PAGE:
Unfortunately, Rainbow was unable to confirm whatever promises the fans had seen in Rising, and most of us wish that the group had made a "son of Rising" instead of trying something different. Still holds the implacable triumvirate of DIO-Powell-Blackmore, this is the last worthy album of the group as Blackmore will have a fall-out with Dio, ending up wanting to change most of the line-up and only Powell will remain a bit longer, just enough to record the very poor Down To Earth. The group will tour to promote the album with a slightly changed line-up, Don Airey coming in on keyboards.

Review by chopper
SPECIAL COLLABORATOR Honorary Collaborator
3 stars After the masterpiece that was the "Rising" album, its successor shows hints of the more radio-friendly band that Rainbow became after the departure of Ronnie James Dio.

The album kicks off with the title track which is a fairly straightforward rocker, although I've never quite grasped the connection between the lyrics and the song's title. "Lady of the Lake" and "LA Connection" are a couple of good, if not outstanding numbers but the next two tracks are the real classics of the album. "Gates of Babylon" starts off with Eastern sounding keyboards, before Cozy Powell crashes in with Bob Daisley, who's playing here is exemplary. It slows down a bit for the middle section, which features an excellent Blackmore solo. "Kill The King" is a barn-storming number played at high speed and again features the powerhouse drumming and excellent double bass drum technique of the sadly missed Mr Powell in the middle section. Both numbers are amongst the best of Rainbow. The next two tracks, "The Shed (Subtle)" and "Sensitive To Light" are again good but not outstanding and "Rainbow Eyes" ends the album on a slow orchestral note.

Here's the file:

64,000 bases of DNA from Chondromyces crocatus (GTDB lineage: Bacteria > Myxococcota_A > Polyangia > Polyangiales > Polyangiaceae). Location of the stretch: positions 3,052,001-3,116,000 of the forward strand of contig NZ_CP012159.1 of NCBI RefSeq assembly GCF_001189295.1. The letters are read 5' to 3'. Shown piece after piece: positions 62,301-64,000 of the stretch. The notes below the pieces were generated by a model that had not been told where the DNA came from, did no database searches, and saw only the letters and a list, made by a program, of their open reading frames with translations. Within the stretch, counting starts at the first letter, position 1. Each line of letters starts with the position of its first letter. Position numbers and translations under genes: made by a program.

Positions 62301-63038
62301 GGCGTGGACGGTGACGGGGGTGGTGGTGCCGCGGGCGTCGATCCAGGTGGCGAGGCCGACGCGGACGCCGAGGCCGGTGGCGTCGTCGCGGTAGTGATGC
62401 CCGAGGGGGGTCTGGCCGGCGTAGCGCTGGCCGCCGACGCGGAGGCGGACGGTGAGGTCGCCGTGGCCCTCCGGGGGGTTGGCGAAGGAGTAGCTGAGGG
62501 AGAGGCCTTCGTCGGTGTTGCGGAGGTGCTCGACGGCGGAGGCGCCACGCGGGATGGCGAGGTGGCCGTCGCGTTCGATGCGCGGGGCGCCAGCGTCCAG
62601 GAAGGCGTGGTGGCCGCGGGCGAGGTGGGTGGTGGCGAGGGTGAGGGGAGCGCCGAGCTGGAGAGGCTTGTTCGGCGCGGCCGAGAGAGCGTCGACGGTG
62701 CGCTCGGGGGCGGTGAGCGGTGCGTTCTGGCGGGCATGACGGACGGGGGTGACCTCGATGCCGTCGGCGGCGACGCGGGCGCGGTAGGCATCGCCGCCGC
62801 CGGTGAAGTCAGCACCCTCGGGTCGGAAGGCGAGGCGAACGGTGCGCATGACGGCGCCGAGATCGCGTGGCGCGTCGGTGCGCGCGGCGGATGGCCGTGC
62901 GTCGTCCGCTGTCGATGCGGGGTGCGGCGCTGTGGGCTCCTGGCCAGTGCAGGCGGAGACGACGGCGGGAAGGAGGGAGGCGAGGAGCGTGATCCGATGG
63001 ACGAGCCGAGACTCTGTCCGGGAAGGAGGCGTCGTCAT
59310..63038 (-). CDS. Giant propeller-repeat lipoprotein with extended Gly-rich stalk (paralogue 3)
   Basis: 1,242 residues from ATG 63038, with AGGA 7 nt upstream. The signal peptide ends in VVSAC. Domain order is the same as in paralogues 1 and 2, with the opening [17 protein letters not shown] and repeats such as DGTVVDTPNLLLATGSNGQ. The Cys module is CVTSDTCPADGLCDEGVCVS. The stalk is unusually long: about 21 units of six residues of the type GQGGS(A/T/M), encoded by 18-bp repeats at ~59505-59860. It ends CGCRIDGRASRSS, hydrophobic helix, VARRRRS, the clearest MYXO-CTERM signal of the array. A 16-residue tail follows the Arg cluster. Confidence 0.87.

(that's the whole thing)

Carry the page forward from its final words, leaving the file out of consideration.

Rainbow veered off down a less prog-related path after this album. Not up to the standards of its brilliant predecessor but an excellent album nonetheless.

Review by ClemofNazareth
4 stars This is one of those albums that was probably more impressive due to its timing than its actual content. That being said, the tracks here are all works that stand the test of time rather well.

The album was released on the heels of ‘Rainbow Rising’ and the powerful ‘On Stage’ live release that documented the supporting tour. The band still had the lethal trio of Ritchie Blackmore, Cozy Powell, and incomparable voice of Ronnie James Dio behind the microphone. That combined with the band’s popularity at the time made this a hard album to screw up, but the band delivered eight killer tracks anyway just to make sure.

I was in my late teens at the time and still screaming around the countryside in my V8- powered muscle car whenever I had the chance, and this was some great music to accompany such an activity I must say. I can’t really point to a bad track, and in my opinion several of them should be considered timeless metal classics.